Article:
Zanna Van Dijk: Yeah, you know I had two different experiences. My online experience was better than my in person experience because online people are just happy to see me using my platform for good and they’re like oh I’ve never thought about that. I’ve never heard about that. It’s amazing that you are talking about these subjects. I started talking about it maybe three years ago which is before the big hype right now, The Blue Planet effect, which people were just excited that I was talking about it but then in person it was definitely a different story. My mom was like when is this phase going to end and my boyfriend was like oh so you’re not eating meat now. My friends, I could tell, kind of felt a bit on edge like do you mind if I eat meat in front of you. Do you mind if I do this, or don’t judge me because I’ve got a take away coffee. I kind of felt like people really thought I was judging them in person and in reality I might think in my head oh I wish you’d not use a throw away coffee cup. But I’m never going to say anything. I’m never going to pass judgment on you and say something. So, yeah online was fine, in person I felt like people were a little bit worried but now that I’ve been doing it for four years since I started really caring about the planet people in person don’t really care and they know that I’m not going to do this, I’m not going to pass judgement so yeah, it’s been interesting Actually, online is where it’s got worse and in person it’s got better. So it’s been like two different trajectories. Online even though now I’m doing more than I’ve ever done for the planet the expectations are higher on me because I’ve been talking about it for a while so there’s a lot of well you’re not doing enough. Well, you have to quit because you still do this and what frustrates me about this is if I was a blogger who was a fast fashion blogger who ate beef at every meal, have a disposable carton for every meal, nobody would say anything because that’s all I’ve ever done. But because now I can, I’ve made changes and people are like why haven’t you my made this change? I think wait a second why am I the one who is getting called out and there’s people who are doing nothing and nobody says anything. I kind of feel like some things are better than nothing at least I’m making a positive change. It’s about something which I’ve definitely struggled with over the past maybe 18 months. People saying it’s not enough and I kind of feel like that attitude of saying it’s not enough is going to put off people who haven’t done anything. You have to stop demonizing people who are trying to do some things good even if they’re not perfect because otherwise people who haven’t done anything to try and support the planet and are going to do anything because they’re scared of criticism. So I think let me be real. 90 percent of the comments I get are supportive, 95 percent are supportive enough but there’s still 5 percent who ask why haven’t you done this, why haven’t you done that. So, that’s why I currently find it to be a struggle with talking about the planet but I know, I know that I am doing more than the vast majority of the population so I know in myself I’m happy with what I’m doing and it’s just a case of realizing I’m never going to please everybody and I try and take on board any criticism people have if it’s constructive and they say it nicely. Then I’ll listen. But if you make forty new accounts just to leave more hate comments because I’ve blocked you and then leave me capital letters telling me that I’m a liar and a hypocrite which happened last week. I’ve actually woke up every single morning to like between thirty and forty new comments from this account. I was like wow you’re really not making me change my attitude just making me more annoyed at you.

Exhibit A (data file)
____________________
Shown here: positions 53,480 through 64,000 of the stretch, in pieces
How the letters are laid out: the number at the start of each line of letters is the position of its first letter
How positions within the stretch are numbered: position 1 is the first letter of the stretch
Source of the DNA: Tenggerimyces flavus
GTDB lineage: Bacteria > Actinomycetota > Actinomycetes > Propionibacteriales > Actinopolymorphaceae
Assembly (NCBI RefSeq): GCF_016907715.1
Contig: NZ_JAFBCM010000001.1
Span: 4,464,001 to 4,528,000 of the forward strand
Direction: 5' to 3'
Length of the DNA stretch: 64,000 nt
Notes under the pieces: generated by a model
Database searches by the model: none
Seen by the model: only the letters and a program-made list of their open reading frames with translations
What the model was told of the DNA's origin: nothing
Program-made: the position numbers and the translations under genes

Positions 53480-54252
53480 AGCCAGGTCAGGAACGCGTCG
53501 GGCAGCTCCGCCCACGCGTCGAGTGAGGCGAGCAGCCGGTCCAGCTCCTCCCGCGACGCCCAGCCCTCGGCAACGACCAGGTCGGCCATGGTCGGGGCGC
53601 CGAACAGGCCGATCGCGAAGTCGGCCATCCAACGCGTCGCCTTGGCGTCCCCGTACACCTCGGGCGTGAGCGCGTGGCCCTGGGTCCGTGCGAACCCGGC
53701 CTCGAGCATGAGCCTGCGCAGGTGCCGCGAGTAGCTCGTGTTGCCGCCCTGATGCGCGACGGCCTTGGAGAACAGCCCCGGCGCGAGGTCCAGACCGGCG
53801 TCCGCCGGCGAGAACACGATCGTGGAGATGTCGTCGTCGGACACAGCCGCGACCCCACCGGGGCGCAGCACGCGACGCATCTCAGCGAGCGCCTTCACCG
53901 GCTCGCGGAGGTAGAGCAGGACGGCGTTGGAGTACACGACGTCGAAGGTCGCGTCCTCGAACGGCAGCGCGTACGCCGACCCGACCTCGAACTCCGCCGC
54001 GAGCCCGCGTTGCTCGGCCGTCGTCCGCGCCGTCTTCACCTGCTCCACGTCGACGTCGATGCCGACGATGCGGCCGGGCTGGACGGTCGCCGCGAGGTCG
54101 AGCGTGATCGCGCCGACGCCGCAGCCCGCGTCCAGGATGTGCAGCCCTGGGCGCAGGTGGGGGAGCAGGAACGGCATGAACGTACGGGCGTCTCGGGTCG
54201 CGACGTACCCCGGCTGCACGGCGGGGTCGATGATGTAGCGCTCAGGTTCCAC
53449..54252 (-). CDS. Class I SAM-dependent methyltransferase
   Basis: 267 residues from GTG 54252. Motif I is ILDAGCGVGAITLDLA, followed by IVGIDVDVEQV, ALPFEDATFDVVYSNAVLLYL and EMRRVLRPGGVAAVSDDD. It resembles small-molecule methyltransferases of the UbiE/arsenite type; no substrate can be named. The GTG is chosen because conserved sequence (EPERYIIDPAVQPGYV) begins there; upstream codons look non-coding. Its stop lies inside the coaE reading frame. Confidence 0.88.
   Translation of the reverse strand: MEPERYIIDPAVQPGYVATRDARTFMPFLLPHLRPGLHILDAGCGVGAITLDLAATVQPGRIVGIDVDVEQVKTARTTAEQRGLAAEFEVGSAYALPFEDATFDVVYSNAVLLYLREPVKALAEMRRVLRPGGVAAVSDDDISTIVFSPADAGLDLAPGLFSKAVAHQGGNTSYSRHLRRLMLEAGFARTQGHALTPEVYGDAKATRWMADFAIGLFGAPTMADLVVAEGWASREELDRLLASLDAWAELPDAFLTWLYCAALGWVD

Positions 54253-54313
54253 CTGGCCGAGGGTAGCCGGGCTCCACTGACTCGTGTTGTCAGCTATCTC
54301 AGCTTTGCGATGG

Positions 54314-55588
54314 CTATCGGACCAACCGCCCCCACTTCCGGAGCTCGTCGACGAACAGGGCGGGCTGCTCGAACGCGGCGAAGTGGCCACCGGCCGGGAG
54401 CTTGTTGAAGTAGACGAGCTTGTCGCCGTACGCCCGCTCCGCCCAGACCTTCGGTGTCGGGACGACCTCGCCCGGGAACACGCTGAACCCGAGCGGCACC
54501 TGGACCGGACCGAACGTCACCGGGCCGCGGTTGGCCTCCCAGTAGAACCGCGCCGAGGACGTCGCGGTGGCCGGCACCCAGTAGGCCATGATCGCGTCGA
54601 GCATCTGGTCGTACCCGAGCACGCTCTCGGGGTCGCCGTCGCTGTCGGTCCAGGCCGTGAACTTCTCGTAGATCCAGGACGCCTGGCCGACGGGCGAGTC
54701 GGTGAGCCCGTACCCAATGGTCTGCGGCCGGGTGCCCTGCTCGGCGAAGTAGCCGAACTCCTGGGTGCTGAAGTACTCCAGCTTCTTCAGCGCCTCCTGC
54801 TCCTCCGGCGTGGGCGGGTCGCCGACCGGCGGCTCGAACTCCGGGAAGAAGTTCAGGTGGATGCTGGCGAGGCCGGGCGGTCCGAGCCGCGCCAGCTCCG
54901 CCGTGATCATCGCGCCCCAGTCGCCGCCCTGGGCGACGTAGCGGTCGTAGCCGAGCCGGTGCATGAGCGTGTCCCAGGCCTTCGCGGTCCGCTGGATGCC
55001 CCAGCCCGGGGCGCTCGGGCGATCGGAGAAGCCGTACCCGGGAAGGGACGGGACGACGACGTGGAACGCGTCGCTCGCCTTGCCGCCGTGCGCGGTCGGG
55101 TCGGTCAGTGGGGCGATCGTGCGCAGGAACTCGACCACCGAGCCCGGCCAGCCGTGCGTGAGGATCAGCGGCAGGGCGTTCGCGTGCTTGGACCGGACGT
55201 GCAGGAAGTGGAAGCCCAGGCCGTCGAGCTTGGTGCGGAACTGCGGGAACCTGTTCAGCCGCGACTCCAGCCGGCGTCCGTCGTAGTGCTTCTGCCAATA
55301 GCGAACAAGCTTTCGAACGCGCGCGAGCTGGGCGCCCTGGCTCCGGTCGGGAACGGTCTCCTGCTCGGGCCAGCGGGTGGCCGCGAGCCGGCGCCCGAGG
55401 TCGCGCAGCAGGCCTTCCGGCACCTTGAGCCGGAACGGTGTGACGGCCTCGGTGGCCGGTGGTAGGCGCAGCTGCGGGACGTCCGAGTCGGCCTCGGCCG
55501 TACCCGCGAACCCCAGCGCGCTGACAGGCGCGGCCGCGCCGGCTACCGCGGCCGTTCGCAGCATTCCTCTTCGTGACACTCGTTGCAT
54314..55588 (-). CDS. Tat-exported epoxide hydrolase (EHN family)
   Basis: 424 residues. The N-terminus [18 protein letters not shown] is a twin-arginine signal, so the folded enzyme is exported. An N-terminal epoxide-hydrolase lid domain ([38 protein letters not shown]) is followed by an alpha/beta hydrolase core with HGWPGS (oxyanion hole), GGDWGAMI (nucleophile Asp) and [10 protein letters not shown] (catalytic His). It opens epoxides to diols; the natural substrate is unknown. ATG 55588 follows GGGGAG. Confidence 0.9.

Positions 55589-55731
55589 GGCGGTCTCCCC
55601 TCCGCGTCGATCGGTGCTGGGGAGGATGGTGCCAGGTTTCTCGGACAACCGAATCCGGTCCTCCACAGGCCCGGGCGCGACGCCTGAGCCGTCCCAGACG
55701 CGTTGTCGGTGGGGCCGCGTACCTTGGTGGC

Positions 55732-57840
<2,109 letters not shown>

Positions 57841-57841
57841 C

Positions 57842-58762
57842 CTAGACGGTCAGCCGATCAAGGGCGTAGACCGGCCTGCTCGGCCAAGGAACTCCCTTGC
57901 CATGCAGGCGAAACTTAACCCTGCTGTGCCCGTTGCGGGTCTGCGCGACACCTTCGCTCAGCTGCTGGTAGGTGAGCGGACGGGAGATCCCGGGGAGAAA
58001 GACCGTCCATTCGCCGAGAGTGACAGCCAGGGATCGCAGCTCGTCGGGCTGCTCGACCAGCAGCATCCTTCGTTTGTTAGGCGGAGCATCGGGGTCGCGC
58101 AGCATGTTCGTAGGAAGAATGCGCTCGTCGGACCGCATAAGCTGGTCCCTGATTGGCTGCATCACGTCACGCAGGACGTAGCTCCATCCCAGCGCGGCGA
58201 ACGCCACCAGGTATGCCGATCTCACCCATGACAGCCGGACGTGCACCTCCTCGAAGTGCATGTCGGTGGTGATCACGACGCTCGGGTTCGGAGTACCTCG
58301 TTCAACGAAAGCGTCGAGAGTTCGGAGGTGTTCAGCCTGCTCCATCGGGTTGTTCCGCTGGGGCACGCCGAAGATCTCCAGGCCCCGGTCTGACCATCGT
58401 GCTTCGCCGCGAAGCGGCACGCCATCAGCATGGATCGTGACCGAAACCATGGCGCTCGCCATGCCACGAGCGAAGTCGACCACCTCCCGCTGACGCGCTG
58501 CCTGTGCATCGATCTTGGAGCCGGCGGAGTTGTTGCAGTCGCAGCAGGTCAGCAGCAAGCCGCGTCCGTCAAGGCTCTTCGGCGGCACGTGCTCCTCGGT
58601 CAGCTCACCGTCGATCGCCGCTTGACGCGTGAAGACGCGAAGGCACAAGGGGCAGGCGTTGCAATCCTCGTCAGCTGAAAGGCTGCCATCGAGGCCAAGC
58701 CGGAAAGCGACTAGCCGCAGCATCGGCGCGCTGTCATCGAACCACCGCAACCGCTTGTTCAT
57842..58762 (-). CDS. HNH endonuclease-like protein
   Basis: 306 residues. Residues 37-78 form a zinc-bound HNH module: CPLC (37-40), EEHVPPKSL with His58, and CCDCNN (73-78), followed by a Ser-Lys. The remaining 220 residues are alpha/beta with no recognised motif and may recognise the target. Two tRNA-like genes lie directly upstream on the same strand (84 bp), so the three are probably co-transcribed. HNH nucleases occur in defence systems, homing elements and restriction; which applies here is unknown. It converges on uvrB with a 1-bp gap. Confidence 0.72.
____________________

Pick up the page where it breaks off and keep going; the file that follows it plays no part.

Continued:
Chloe Brotheridge: It’s crazy, it’s really crazy.